This activity develops student understanding of the relationship of weather and climate. Students use interview techniques to explore perceptions about local climate change among long-time residents of their community. Students then compare the results of their interviews to long term local temperature and precipitation records.

In this activity, students examine pictures of pollen grains representing several species that show the structural differences that scientists use for identification. Students analyze model soil samples with material mixed in to represent pollen grains. They then determine the type and amount of 'pollen' in the samples and, using information provided to them, determine the type of vegetation and age of their samples. Finally, they make some conclusions about the likely climate at the time the pollen was shed.

This is the first of three short videos showcasing the dramatic changes in Alaska's marine ecosystems. This introduction to the impacts of climate change in Alaska includes interviews with Alaska Natives, commentary by scientists, and footage from Alaska's Arctic.

This video is part two of a seven-part National Academies series, Climate Change: Lines of Evidence. The video outlines, with the use of recent research and historical data, how we know that the Earth is warming.

This activity introduces students to stratigraphic correlation and the dating of geologic materials, using coastal sediment cores that preserve a record of past hurricane activity.

This video describes the role that dendrochronology plays in understanding climate change, especially changes to high elevation environments at an upper tree line. Dendrochronologists from the Big Sky Institute sample living and dead trees, describe how correlations between trees are made, and explain how tree cores record climate changes.

This series of visualizations show the annual Arctic sea ice minimum from 1979 to 2010. The decrease in Arctic sea ice over time is shown in an animation and a graph plotted simultaneously, but can be parsed so that the change in sea ice area can be shown without the graph.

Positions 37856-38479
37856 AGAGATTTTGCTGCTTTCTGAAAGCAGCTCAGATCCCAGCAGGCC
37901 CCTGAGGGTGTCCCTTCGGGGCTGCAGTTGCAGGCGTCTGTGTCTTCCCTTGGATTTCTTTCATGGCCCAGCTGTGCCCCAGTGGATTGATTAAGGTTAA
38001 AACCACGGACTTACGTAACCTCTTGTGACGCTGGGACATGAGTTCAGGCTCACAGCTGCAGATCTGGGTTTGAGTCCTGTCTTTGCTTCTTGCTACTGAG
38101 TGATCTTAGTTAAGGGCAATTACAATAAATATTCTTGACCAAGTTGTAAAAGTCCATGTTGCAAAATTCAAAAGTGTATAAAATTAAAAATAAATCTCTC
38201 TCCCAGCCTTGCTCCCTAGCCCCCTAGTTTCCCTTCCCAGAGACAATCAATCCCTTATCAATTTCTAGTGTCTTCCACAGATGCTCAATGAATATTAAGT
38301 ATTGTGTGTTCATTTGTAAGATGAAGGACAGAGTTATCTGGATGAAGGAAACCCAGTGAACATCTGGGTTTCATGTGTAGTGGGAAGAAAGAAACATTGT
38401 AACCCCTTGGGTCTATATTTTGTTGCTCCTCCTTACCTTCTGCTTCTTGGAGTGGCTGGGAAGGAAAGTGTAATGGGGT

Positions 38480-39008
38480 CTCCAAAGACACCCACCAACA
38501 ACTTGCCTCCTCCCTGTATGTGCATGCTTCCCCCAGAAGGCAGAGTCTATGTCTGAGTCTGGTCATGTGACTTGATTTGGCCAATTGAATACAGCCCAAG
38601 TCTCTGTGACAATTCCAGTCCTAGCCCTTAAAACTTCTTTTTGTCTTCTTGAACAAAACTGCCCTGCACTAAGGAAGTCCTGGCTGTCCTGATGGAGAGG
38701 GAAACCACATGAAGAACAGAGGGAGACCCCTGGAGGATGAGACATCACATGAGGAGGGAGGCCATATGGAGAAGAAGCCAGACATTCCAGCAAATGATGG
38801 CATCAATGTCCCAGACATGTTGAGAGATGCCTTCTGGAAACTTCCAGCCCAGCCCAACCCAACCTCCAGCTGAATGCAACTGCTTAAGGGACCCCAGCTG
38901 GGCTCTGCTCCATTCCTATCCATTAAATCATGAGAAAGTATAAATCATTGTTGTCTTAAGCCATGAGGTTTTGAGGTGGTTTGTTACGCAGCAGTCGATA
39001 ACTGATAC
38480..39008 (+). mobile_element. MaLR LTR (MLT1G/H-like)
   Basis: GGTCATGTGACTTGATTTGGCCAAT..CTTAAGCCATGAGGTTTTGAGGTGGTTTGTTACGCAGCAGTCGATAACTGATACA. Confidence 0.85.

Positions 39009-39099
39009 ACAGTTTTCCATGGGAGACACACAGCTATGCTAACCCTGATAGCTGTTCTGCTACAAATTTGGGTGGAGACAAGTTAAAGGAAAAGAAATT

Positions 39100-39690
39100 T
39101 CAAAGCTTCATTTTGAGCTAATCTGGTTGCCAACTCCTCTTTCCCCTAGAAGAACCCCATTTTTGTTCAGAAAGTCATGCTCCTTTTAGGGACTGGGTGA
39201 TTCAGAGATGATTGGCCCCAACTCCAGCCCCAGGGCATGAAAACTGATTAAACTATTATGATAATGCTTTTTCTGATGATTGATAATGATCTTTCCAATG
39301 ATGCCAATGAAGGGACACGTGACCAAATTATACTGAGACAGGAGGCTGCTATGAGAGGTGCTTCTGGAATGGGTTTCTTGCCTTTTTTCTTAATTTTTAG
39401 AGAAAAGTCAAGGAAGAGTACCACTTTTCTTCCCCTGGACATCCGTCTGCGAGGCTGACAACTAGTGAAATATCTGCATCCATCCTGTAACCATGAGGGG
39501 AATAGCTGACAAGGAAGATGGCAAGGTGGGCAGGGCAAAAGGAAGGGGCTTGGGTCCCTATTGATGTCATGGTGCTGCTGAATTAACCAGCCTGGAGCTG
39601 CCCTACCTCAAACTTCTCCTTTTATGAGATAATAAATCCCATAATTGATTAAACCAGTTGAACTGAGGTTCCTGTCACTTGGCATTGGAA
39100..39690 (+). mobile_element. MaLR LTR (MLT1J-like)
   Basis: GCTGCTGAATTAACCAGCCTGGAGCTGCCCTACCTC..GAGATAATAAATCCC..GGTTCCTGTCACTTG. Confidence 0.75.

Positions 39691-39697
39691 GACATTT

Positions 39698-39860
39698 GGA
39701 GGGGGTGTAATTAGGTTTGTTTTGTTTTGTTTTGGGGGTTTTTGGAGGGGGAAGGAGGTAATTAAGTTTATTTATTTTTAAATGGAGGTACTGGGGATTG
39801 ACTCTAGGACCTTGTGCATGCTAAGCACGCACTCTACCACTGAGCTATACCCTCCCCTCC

This video features research conducted at University of Colorado's Institute of Arctic and Alpine Research, which studies isotopes of hydrogen trapped in ice cores to understand climate changes in the past.

Developed for Alaska Native students, this activity can be customized for other regions. Students interview elders or other long-term residents of the community to document their knowledge of local changes to the landscape and climate. Based on the information and photos they acquired from the interview, students return to photo locations to observe and record changes. Finally, they develop ideas about potential impacts of a warming climate to the ecosystem that surrounds them.

This short video clip summarizes NOAA's annual State of the Climate Report for 2009. It presents a comprehensive summary of Earth's climate in 2009 and establishes the last decade as the warmest on record. Reduced extent of Arctic sea ice, glacier volume, and snow cover reflect the effects of rising global temperature.

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